Kenilworth, News

Kenilworth trustees OK fitness center-coffee shop, but limit class capacity amid parking concerns

After months of meetings, discussions and revisions, the Kenilworth Village Board unanimously approved a special use permit for a fitness center that is planning to occupy 500-510 Green Bay Road, but trustees made some changes first.

Since 2019, Practice Hora USA — a fitness studio currently located at 3520 Lake Ave. in Wilmette — has wanted to relocate to Kenilworth. In addition to the studio, the space will also house a coffee shop and an art gallery. The second floor will feature two residential units.

Kenilworth trustees discussed the special use for more than an hour at the board’s regular meeting on Monday, Aug. 17, with much of the discussion focused on the number of participants in Practice Hora’s classes.

The proposal in front of the board requested the cap to be 31 participants from 6 to 7:45 a.m.; 10 participants from 7:46 a.m. to 5 p.m.; and 31 participants again from 5:01 to 9 p.m.

During the meeting, Jerry Callaghan, an attorney representing Practice Hora, proposed increasing the number of participants from 10 to 15 during the 7:46 to 5 p.m. slot, saying “the project is feasible at 15, but it starts to drop off at 10. (Practice Hora owners) don’t know if it can be economically feasible with only 10 during those hours.”

He also asked about adding four parking spaces in the parkway on the south side of the property; although Callaghan added that was just a suggestion. Trustees took no action on adding the parking spaces.

Trustee Alison Winslow, who also serves on the village’s Building, Planning & Zoning Committee, said that “parking, parking, parking” has always been one of the main concerns with the businesses.

She said that early in the morning, there aren’t as many people parking on Green Bay Road, as most businesses have not yet opened.

Winslow also said that Practice Hora plans on offering programs for young people, and their space can accommodate them.

“That’s one of the real reasons why they wanted that higher cap in numbers,” she said. “The view is not that there would be multiple back-to-back classes of 31, either in the morning or the evening. It would probably be 31 maximum one class in the morning, one in the evening. Most days you would not have both at that size.”

Winslow said there’s a chance people who utilize the fitness center could also go to the coffee shop afterward, which could also have “a significant parking impact.”

An original rendering of the space, which will reportedly include a fitness studio, coffee shop and art gallery.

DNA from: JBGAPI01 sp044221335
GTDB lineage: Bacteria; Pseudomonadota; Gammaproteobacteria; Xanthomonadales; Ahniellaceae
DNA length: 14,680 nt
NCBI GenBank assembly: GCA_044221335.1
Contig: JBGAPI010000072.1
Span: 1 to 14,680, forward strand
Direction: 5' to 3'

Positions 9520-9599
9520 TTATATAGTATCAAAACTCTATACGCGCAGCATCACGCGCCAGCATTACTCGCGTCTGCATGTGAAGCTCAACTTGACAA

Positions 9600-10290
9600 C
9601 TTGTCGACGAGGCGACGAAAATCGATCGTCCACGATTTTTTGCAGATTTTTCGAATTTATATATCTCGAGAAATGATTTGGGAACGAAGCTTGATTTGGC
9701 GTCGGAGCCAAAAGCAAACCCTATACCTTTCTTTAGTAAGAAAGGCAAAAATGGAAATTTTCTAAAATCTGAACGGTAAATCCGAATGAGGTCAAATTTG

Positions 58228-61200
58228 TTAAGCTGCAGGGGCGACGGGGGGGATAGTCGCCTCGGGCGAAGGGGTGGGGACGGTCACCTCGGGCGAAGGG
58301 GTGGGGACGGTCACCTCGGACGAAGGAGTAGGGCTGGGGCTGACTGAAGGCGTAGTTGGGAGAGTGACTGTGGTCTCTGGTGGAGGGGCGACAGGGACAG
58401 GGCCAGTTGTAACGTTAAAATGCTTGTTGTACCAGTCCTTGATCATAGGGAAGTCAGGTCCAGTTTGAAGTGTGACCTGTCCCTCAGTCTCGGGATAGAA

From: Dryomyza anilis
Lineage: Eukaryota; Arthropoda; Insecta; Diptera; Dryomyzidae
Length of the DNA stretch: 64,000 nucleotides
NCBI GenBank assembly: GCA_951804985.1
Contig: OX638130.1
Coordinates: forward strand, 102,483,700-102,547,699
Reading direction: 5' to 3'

Multiple trustees mentioned a previously conducted parking study; though it was completed in February and March of 2020, prior to the COVID-19 pandemic, and trustees were concerned that study did not paint an accurate picture of parking in Kenilworth.

“The original intent was to continue to update the parking study over time,” Winslow said. “With COVID, we weren’t able to do that.”

She added that several new businesses have opened since the study was done, and the parking that was generated from those businesses is not included in the study.

Additionally, Winslow said 31 was chosen as a cap from a “growth standpoint.”

But Trustee Peter Shadek said he was concerned that the board was over-allocating spaces to the business. He said if future or current businesses request parking spaces may not be available.

“Other businesses, and in fairness to them, are going to want access to parking as well,” he said. “I’m concerned that it would adversely effect other property owners.”

He suggested that they approve the special use permit for 21 spaces in the morning and evening, but leave room for the applicants to apply for reconsideration to raise the number of participants.

Trustee Amy Hannus agreed that there are issues with parking in Kenilworth.

“Plainly speaking, we have a parking problem at the end of the day,” she said. “And there is congestion already. That’s really where we’ve come to the numbers that we’ve come to. Just trying to manage congestion, safety, and it’s just realistic, what we’ve already observed.”

Trustee Tim Ransford put forth a motion that altered the morning time from 6 to 7:45 a.m. to 6 to 7:30 a.m., citing concerns from residents and trustees about traffic interfering with children going to school. His motion also lowered the amount of participants in the morning classes and evening classes from 31 to 21, but added language that will allow Studio Hora to reapply in the future to increase the amount of participants to 31 without having to go through the various committees it would have to go through, instead saying the applicant could go directly to the Village Board of Trustees.

The board unanimously supported Ransford’s motion.

Hannus said the community is excited about the prospect of these new businesses coming to Kenilworth.

“This is a really nice-looking building,” she said. “It would add, I think, a lot to our village. The functionality of the businesses, too — having a fitness center and coffee shop — are things, I think, our residents would like. And we’ve heard from them that they’re excited about it. We’re very excited. We’ve been happy to work with you.”

Village President Cecily Kaz agreed and praised the work everyone has done to get to this point.

“I think it really shows that this group is really trying to work together,” she said.


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Peter Kaspari

Peter Kaspari is a blogger and a freelance reporter. A 10-year veteran of journalism, he has written for newspapers in both Iowa and Illinois, including spending multiple years covering crime and courts. Most recently, he served as the editor for The Lake Forest Leader. Peter is also a longtime resident of Wilmette and New Trier High School alumnus.

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